Local organizations have been fighting this pipeline for years; when I met Susie she and her partner were already engaged in the fight as individuals. Now the Rogue Broads have joined other local organizations to fight this particular battle, taking on a role of providing education to the community. Last year, more than 50,000 comments were submitted to the DEQ against the project.
“Just last week, Oregon DEQ denied Jordan Cove the water permits!” Susie said. “This victory tastes sweet, but there are two more Federal permits we will be fighting in the coming months.” Susie said that in August all four Oregon Broadbands will be hosting a three-day campout near Coos Bay to raise awareness about the pipeline project and have some fun, and will also do a stewardship project in collaboration with a local group.
The Broads main goal is to combine education, advocacy, stewardship, and fun – with an emphasis on humor and play as part of their organizational personality.
When the Broads are not engaged in local activism with their Broadbands, they play and learn together in the wilderness. Susie said one of her favorite thing to do with the Broads is the National Broadwalks, when members from all over the country get together and spend days at a time in the wilderness.
Last month the Broads visited the Southwestern Research Station near Portal, Arizona. The group roamed the beautiful Chiricahua Mountains and learned about the Northern Jaguar Project, an 86 square mile preserve in Northern Mexico. “We also paid a visit to the Border Wall,” Susie said. “Seeing the Wall in person made me a bit sick to my stomach…it brought home the urgency I feel that we need to do some serious talking with and radical listening to people of color.”
In this vein, expanding diversity within the Broads organization is a high priority, and Susie said they are currently reaching out to other organizations to support and collaborate with communities and individuals who are also doing the work, like the Broads, to expand racial, cultural, and gender diversity in the conservation movement. “The Rogue Broads are committed to working with indigenous organizations in our area, working on common goals and aspirations,” Susie said. “Working together are stronger!”
Throughout our conversation, Susie emphasized that working with the Broads has stretched her own personal growth as much as it has given her a platform for activism and land stewardship.
During the WALTS she attended in 2018 in preparation for becoming a Broadband leader, each participant had to write a story about their own personal narrative. “This was very hard for me as I don’t share my story easily,” Susie said. “When I came out as a Lesbian in 1985 things were very different. I was sent to a priest, as well as a therapist, and my family was not so supportive.” Susie said this reaction changed the trajectory of her life, and for many years she found herself suffering from the pain and shame of the world’s judgement. “It took me a long time to find my voice,” she said. “Joining the Broads has helped me in so many ways. I have more confidence. I feel like the Broads have my back, and I’m not so alone in the world.”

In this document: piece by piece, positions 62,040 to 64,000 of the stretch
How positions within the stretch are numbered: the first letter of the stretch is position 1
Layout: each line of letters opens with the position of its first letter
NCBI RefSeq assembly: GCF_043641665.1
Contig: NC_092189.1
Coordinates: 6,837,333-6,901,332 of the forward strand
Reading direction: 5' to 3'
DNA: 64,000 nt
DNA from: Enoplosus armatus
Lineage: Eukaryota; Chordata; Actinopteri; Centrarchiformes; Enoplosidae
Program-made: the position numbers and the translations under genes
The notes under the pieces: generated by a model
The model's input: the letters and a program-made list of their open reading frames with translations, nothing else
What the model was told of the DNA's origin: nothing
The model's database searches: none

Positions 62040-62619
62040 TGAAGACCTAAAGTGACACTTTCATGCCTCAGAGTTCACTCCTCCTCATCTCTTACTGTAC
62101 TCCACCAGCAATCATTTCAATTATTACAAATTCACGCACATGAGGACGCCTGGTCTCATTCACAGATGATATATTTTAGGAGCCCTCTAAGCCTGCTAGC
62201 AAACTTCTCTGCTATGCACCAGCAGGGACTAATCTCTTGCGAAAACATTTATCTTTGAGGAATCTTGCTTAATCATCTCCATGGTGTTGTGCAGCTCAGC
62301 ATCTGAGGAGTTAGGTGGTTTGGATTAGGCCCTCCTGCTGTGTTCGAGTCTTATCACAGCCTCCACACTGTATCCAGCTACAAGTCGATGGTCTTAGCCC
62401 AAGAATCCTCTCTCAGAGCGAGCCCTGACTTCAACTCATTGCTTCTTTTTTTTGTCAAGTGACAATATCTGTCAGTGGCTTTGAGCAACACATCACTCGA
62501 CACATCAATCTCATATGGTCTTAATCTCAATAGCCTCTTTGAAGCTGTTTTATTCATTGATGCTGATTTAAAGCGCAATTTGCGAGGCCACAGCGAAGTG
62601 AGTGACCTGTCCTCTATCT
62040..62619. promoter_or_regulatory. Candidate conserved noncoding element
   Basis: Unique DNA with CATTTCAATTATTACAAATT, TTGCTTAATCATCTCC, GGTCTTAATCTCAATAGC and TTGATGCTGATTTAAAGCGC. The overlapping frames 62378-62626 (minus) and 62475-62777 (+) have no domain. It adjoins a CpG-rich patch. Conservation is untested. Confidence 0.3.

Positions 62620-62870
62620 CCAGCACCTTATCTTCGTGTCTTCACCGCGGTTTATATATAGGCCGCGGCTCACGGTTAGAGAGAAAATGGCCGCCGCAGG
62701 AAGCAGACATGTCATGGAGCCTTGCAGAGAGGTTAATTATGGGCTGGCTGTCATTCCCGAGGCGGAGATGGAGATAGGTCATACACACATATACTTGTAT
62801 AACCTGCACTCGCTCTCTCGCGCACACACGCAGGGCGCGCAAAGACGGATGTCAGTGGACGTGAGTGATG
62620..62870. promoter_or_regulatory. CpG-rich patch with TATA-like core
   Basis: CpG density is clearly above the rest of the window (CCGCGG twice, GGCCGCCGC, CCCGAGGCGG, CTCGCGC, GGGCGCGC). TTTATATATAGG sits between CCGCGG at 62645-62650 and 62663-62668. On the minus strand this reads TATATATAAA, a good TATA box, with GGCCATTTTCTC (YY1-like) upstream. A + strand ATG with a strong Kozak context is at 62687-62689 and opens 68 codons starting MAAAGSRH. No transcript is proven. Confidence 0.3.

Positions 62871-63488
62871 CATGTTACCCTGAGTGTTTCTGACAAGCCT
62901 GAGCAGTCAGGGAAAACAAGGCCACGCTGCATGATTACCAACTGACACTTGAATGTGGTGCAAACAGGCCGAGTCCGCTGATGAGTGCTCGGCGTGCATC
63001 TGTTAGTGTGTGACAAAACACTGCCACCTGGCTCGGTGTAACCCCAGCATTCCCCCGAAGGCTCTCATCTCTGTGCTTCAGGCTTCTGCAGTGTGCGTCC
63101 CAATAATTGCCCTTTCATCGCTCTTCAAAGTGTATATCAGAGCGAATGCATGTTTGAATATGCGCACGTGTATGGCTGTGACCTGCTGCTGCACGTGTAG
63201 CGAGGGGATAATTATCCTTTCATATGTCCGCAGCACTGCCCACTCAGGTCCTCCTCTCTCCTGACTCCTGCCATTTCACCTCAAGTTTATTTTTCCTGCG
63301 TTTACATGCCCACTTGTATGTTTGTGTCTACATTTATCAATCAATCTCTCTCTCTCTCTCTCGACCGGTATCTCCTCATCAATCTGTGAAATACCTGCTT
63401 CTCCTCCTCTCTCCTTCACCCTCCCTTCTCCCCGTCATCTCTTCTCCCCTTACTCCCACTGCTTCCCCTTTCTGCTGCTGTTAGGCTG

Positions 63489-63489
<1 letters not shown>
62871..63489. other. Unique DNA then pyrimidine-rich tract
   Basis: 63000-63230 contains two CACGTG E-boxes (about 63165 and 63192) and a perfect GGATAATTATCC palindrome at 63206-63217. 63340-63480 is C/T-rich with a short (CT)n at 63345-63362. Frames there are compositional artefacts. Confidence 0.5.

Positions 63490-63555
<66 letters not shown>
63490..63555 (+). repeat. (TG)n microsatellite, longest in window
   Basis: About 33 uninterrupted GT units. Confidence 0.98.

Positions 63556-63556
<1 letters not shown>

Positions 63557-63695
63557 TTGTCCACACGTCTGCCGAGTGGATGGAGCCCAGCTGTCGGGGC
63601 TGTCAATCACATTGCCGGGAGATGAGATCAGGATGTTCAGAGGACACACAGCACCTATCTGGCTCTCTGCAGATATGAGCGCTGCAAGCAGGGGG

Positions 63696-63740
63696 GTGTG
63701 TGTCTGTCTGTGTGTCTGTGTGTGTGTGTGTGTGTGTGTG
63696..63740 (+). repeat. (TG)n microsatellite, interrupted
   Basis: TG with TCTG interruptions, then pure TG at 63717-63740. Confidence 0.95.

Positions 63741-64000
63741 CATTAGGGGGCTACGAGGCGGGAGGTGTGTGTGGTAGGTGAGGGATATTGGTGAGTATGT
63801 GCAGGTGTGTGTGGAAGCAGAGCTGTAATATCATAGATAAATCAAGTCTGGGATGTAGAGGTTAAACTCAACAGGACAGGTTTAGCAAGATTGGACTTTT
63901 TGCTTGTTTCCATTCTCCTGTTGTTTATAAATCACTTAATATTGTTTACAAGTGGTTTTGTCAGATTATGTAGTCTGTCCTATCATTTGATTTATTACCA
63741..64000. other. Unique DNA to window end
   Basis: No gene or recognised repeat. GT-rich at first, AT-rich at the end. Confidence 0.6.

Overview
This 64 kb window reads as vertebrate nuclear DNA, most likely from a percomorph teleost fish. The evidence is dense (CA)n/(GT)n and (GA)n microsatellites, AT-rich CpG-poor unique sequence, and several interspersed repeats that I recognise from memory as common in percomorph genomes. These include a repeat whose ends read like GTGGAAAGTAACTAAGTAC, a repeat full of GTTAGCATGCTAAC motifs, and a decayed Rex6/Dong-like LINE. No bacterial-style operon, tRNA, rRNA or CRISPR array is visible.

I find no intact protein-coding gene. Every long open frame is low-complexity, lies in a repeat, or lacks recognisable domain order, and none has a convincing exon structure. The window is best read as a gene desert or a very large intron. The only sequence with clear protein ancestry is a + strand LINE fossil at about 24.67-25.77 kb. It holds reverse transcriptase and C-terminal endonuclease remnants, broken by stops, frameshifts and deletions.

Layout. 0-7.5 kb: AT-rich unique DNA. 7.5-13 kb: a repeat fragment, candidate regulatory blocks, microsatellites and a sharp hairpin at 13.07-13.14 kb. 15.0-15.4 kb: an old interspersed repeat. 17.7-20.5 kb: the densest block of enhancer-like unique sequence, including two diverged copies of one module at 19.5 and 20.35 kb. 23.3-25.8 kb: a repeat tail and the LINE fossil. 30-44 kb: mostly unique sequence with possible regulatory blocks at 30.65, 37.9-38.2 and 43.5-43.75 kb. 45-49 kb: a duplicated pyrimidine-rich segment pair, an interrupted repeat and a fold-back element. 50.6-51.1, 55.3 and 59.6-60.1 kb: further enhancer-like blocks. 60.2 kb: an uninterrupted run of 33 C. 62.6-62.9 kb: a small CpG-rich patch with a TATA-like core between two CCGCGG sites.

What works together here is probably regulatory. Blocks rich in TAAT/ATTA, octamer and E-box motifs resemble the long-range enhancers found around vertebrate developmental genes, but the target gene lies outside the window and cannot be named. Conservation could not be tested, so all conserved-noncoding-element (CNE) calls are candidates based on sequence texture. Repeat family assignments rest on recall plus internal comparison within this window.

Susie said that not only was telling her own story very empowering, but listening to her fellow Broads’ stories was, too. “I get to look up to these women and learn how to get shit done,” she said. “The Broads have inspired me to be more, to make a difference, and to have fun doing it!”
Being a person in the world in 2019 often feels overwhelming in a variety of ways. I personally have found myself filled with despair and a startling sense of hopelessness more and more frequently, especially when it comes to our environment and the climate crisis we are facing. Just last month, when visiting Susie in Southern Oregon, we sat at her kitchen table and I asked her: “Are things with the environment and climate change, um, really bad now, or has it always felt this way and I just didn’t notice because I was a kid?”
Susie, always kind and patient but never one to sugarcoat the truth, looked me in the eye. “No,” she said. “Things are really bad now. It has not always felt like this.”
And yet. Susie turned 50 and decided to take her anger and use it to make a difference in a positive way. If she can do it, so can I – and so can you. I asked Susie how younger queers could grow up to be Great Old Broads for Wilderness and she assured me it’s easy – just go online and find a Broadband near you, or start your own.
“It’s so important for the younger generation to not give up hope for our planet. We can change this around, and have some fun doing it,” Susie said. “To younger queers who want to be in the movement – jump in, the water’s fine! And you can help keep it that way!”🌲
edited by Heather.